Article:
Fri Nov 20, 2020 6:19 pm

jreeves96 wrote:
Believe they were below minimum speed when they retracted the flaps, losing lift. Southern generally doesn’t fly JFK-ICN non-stop so perhaps the crew miscalculated just how heavy they were.


Actually, they've been flying JFK-ICN, or JFK-NRT for about a year now. Inbound flight stops in ANC, and ORD.
727, L1011, MD80, A300, 777-200, 737-300, 737-700, 747-400, 757-200, 737-800, A320. E190, E135, 767-200, CRJ9
 
bravoindia
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Re: Southern Air 777-200F Near Stall/Stall at Low Altitude

Fri Nov 20, 2020 10:33 pm

atcdan wrote:
zeke wrote:
CATIIIevery5yrs wrote:

Appears that’s what they did as they were able to continue on and not end up an oil slick in the Atlantic. Requesting a high speed climb maybe there was a load or mechanical issue.


Maybe they retracted flap too early, not unusual for a wide body to have a clean speed above 250. Kts when heavy.



Many long haul B77L and B77W pilots request 270 kts on departure before they depart, obviously speed limit is 250 below 10000 but if the plane won’t stay in the air...


Many companies can operate at 250 on long haul and it’s not that they don’t want to have flaps in. It’s company or manufacturer required in certain conditions such as known ice that they will request high speed so they can be clean and at those weights sometimes clean is 265-280. Sometimes they get a little aggressive and are doing 340 over the ground at 8000’ lol.
 
atcdan
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Re: Southern Air 777-200F Near Stall/Stall at Low Altitude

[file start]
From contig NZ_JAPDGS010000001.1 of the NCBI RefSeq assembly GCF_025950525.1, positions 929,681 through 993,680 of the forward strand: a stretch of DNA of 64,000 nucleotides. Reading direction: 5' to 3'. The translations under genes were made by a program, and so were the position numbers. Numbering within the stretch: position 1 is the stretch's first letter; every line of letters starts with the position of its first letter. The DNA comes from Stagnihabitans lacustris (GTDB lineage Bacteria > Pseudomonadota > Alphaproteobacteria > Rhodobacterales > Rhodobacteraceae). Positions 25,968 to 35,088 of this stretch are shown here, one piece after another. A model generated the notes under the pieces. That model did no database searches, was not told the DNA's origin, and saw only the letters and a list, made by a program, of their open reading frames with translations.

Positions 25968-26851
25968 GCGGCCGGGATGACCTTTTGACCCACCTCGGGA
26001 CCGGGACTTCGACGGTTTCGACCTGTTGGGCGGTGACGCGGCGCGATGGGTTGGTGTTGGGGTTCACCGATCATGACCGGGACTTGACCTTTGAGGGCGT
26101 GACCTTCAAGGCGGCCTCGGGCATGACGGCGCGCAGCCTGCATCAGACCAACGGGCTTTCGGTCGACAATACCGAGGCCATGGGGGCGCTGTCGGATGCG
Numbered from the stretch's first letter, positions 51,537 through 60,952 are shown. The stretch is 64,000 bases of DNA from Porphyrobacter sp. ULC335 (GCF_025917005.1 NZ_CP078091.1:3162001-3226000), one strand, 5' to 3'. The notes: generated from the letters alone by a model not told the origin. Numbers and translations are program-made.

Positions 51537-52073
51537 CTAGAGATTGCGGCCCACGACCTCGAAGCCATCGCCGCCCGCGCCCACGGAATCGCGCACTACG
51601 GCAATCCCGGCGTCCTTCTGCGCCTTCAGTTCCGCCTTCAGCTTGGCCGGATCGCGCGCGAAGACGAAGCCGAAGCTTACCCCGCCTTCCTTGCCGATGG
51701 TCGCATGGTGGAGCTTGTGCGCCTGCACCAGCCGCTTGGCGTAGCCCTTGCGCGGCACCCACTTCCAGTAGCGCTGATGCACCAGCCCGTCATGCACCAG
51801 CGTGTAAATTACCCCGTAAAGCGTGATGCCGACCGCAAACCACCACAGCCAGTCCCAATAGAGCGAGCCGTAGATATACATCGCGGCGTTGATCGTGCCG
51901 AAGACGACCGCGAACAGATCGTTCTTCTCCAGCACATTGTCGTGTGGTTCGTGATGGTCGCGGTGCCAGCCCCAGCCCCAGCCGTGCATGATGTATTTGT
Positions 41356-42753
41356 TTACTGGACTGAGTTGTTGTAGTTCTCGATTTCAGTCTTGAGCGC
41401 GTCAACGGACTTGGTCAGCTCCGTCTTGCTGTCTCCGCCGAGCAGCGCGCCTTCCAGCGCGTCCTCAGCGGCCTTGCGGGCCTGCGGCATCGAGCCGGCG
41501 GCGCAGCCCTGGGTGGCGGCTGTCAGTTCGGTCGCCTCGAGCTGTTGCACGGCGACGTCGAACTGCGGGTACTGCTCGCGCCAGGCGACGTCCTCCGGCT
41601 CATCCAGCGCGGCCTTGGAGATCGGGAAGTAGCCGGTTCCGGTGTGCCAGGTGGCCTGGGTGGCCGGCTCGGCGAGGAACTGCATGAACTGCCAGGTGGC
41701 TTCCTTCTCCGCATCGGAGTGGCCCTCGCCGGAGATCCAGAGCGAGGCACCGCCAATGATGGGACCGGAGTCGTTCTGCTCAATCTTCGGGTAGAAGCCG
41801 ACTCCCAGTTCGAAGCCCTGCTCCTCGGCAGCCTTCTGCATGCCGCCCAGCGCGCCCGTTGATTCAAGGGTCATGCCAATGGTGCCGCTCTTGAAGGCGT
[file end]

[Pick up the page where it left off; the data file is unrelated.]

Fri Nov 20, 2020 11:25 pm

bravoindia wrote:
atcdan wrote:
zeke wrote:

Maybe they retracted flap too early, not unusual for a wide body to have a clean speed above 250. Kts when heavy.



Many long haul B77L and B77W pilots request 270 kts on departure before they depart, obviously speed limit is 250 below 10000 but if the plane won’t stay in the air...


Many companies can operate at 250 on long haul and it’s not that they don’t want to have flaps in. It’s company or manufacturer required in certain conditions such as known ice that they will request high speed so they can be clean and at those weights sometimes clean is 265-280. Sometimes they get a little aggressive and are doing 340 over the ground at 8000’ lol.


I assume it’s to save fuel to climb out clean as soon as possible, as an ATC my job is to accommodate the pilots to the best of my ability. If they are climbing through 10000 in class B airspace there is nearly no risk of a collision.
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phatfarmlines
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Re: Southern Air 777-200F Near Stall/Stall at Low Altitude

Sat Nov 21, 2020 12:04 am

I learned something new that "high-speed climbouts" can be requested below FL100. How often does this occur?
 
N766UA
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Re: Southern Air 777-200F Near Stall/Stall at Low Altitude

Sat Nov 21, 2020 12:35 am

What concerns me is how the sleepy-sounding PM didnt call “stall!” until the airplane starting barking at them. You’re telling me you can’t monitor a/s and give your pf a little more warning than that? Whole thing just sounded “off” to me.
 
GalaxyFlyer
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Re: Southern Air 777-200F Near Stall/Stall at Low Altitude

Sat Nov 21, 2020 12:49 am

phatfarmlines wrote:
I learned something new that "high-speed climbouts" can be requested below FL100. How often does this occur?


Anytime the flaps UP min maneuvering speed is greater than 250 KIAS. It’s not requested, it’s allowed as the the minimum safe speed.
 
bravoindia